“Not everything is fit to print. There is to be regard for at least probable factual accuracy, for danger to innocent lives, for human decencies, and even, if cautiously, for nonpartisan considerations of the national interest.”

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Arabian Knight: One man’s crusade to help Arab-American Christians assimilate.

Wall Street Journal Online Paulette Chu Miniter June 30, 2006

YORK, Pa.–Three days before terrorist Abu Musab al-Zarqawi was killed by a U.S. air strike in Iraq, Pastor Moussa Joseph Moussa led a group of 500 believers in praying for the insurgency to be defeated. After the bombing, Mr. Moussa says, “I really believe that because we prayed, God dealt with the evil forces.”

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The war for moral superiority

Townhall.com Diana West June 26, 2006

I can see it now — I think.

It’s on the right-hand page of a book by or about Winston Churchill, and it is a quotation by Churchill on the subject on war — specifically, what happens to a civilized society when it goes to war with a barbarous one. I can’t find it (yet), but what I remember as being the main point was that if — if — the civilized society is to prevail over the barbarous one, it will necessarily and tragically be degraded by the experience as a vital cost of victory. Partly, this is because civilized war tactics are apt to fail against barbarous war tactics, thus requiring civilized society to break the “rules” if it is to survive a true death struggle. It is also because the clash itself — the act of engaging with the barbarous society — forces civilization to confront, repel and also internalize previously unimagined depredations. This is degrading, too.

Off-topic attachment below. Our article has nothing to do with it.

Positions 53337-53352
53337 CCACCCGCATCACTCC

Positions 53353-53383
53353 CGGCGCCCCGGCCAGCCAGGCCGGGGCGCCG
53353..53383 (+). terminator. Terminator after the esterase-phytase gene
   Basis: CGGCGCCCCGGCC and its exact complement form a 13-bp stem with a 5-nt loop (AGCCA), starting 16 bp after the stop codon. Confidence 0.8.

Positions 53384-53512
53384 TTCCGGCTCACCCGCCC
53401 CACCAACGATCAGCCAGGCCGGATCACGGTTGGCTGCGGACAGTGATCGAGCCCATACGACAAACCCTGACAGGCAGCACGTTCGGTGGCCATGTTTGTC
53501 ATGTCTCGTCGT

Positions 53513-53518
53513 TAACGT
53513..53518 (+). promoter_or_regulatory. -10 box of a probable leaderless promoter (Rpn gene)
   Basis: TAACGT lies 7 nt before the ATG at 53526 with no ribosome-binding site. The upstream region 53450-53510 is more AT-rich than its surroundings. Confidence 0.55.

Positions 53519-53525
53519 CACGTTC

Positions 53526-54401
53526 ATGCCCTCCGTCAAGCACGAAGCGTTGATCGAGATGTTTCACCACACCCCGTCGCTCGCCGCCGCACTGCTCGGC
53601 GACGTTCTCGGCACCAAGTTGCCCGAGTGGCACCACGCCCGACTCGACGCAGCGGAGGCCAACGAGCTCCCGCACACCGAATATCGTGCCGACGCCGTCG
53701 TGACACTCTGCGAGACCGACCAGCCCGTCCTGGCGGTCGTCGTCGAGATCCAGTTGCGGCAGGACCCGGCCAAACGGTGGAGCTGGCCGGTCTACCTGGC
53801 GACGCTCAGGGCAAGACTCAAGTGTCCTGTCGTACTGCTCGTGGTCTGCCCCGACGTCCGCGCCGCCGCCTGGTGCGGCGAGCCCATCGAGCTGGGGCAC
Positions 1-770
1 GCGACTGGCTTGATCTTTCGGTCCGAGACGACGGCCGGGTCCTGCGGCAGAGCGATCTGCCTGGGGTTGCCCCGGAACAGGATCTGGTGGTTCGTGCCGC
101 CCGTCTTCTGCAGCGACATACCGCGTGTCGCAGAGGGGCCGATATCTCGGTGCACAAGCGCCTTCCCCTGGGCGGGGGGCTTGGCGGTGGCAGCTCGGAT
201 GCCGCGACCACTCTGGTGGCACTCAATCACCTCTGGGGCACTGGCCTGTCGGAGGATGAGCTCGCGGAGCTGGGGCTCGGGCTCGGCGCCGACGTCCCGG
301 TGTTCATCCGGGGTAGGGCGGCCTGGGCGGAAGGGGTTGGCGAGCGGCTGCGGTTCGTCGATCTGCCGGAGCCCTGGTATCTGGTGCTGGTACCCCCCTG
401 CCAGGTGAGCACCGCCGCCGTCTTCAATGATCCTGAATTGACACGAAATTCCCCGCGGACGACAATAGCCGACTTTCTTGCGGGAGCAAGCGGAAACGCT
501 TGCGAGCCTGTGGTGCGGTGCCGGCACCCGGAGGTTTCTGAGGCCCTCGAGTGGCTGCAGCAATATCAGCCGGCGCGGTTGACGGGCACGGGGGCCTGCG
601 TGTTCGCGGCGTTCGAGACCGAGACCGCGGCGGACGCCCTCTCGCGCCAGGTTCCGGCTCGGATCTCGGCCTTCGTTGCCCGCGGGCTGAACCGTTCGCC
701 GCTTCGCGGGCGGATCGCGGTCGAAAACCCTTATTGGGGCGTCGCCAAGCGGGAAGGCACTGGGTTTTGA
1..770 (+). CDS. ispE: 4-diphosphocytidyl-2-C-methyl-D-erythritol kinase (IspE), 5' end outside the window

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Uncovering Iraq’s Horrors in Desert Graves

New York Times John Burns June 5, 2006

ON THE EDGE OF THE ASH SHAM DESERT, Iraq, June 3 — Among experts on the American-led team investigating Iraq’s mass graves, the skeletal remains lying face-up at the rear of the tangled grave here have been given a name — the Blue Man — that speaks for a sorrowful familiarity developed by some of those who work with victims of mass murder.

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‘In the Hands of God’

Washington Post Kristin Henderson Sunday, April 30, 2006

For chaplains in Iraq, the constant battle is the fear, loneliness and tedium that can test a soldier’s faith Text and photographs

Just before sunrise on a foggy road outside Mosul, Iraq, a convoy of supply trucks lumbers from one forward operating base to another. On this December morning, the convoy is escorted by a dozen armored U.S. Army vehicles, including a Humvee with a three-man crew — artillerymen farmed out to the 142nd Combat Support Battalion and retrained for convoy security. This is some of the most dangerous duty a soldier can pull in Iraq because insurgents target convoys with their weapon of choice: improvised explosive devices, or IEDs. Among service members, IEDs are the single greatest cause of death. Blast wounds account for 90 percent of the injuries at Walter Reed Army Medical Center.

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Dissident President

Wall Street Opinion Journal Natan Sharansky April 24, 2006

George W. Bush has the courage to speak out for freedom.

There are two distinct marks of a dissident. First, dissidents are fired by ideas and stay true to them no matter the consequences. Second, they generally believe that betraying those ideas would constitute the greatest of moral failures. Give up, they say to themselves, and evil will triumph. Stand firm, and they can give hope to others and help change the world.

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The West vs. Christianity?

Ed. A reader sent this link.

Russian News and Information Agency Pyotr Romanov March 4, 2006

While recognizing the universal and appropriate appeals for tolerance for Muslims, I’d like to draw your attention to the strange attitude of the Western political elite, which has recently become so acute. I do not know what stands behind the lack of foresight, but too many of the political elite’s actions have dealt a devastating blow to Christianity.